South Korean President Moon Jae-in faces mounting domestic criticism for inviting North Korea to participate in the Winter Olympics. Although Kim Jong Un is reaping favorable press while apparently pressing ahead with a military parade on the eve of the Pyeongchang Games, opening this international athletic competition to one of the most isolated countries is a savvy use of sports diplomacy. This savvy use of sports diplomacy momentarily lowers tensions, tests North Korea’s willingness to negotiate, and all without sacrificing national security.
First, the Moon administration’s efforts to bring North Koreans to Pyeongchang offers a momentary pause and, possibly, a chance for a more prolonged respite from escalating tensions. The spirit of Pyeongchang probably will be short-lived, but there are too few opportunities to initiate a diplomatic framework in which to place this longstanding cold war with North Korea. If Pyongyang were to indicate a genuine interest in temporarily freezing nuclear and long-range ballistic missile tests, Washington would at a minimum be keen to have that discussion. It might quickly break down, in which case the maximum pressure strategy remains unchanged. But if a modest opening is gleaned, then another small step might be possible, and from there who knows.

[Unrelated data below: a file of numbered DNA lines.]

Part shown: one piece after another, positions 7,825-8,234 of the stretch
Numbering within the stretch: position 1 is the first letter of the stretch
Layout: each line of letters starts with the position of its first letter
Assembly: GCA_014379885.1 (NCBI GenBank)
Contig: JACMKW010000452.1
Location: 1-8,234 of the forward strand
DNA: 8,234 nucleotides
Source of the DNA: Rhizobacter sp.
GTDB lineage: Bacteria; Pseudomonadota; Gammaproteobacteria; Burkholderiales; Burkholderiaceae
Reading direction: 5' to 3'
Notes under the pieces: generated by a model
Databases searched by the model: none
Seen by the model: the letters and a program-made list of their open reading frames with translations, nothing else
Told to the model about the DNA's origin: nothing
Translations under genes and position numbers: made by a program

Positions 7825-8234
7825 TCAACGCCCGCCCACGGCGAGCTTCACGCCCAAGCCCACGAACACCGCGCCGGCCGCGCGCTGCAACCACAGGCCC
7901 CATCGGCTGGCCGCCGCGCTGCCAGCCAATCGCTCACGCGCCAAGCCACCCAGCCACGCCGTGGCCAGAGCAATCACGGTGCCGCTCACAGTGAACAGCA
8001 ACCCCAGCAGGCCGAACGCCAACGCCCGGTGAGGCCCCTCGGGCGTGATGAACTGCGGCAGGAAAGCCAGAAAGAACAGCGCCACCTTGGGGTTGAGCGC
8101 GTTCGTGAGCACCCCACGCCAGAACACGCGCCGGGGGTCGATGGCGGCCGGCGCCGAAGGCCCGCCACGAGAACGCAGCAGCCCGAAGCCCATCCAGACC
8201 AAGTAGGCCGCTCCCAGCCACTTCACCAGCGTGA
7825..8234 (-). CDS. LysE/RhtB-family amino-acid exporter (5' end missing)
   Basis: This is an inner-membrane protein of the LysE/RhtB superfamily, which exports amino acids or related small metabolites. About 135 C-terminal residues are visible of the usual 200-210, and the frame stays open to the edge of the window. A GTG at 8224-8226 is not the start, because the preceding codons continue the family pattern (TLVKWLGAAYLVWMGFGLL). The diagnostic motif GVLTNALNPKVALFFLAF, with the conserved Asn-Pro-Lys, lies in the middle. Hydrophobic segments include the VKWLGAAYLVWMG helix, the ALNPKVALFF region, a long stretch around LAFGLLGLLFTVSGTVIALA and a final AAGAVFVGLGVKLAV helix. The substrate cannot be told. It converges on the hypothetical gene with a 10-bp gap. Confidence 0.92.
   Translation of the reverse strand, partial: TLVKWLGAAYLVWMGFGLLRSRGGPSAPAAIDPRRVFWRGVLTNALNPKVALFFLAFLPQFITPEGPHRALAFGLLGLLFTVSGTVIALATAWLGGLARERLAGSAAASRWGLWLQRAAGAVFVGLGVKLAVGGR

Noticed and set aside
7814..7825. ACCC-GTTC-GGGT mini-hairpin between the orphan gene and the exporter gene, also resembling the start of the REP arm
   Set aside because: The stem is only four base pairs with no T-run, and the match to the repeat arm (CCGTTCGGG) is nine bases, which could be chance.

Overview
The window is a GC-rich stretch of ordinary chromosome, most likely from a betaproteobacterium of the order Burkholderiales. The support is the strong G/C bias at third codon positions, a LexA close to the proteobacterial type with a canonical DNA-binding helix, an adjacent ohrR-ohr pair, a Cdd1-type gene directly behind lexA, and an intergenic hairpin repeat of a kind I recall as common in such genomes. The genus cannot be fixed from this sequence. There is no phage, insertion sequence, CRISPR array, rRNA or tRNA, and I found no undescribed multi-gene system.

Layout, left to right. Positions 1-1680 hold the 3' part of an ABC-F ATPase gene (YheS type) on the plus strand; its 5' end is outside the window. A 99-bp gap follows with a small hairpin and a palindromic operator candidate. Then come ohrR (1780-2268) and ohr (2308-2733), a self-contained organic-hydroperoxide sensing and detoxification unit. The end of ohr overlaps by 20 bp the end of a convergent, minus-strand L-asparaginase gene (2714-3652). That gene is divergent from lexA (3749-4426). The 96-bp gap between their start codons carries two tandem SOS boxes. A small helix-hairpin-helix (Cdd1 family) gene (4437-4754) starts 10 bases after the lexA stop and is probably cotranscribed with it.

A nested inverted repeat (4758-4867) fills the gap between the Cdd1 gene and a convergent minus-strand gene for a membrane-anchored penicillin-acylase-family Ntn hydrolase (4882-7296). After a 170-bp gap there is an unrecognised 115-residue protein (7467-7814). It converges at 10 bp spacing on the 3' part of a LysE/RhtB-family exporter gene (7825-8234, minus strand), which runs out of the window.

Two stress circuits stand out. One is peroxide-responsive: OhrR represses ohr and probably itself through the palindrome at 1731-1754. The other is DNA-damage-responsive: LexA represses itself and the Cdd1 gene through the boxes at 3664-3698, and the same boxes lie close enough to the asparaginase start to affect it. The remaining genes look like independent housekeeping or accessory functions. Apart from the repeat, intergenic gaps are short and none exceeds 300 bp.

Read the full commentary in CSIS PacNet.
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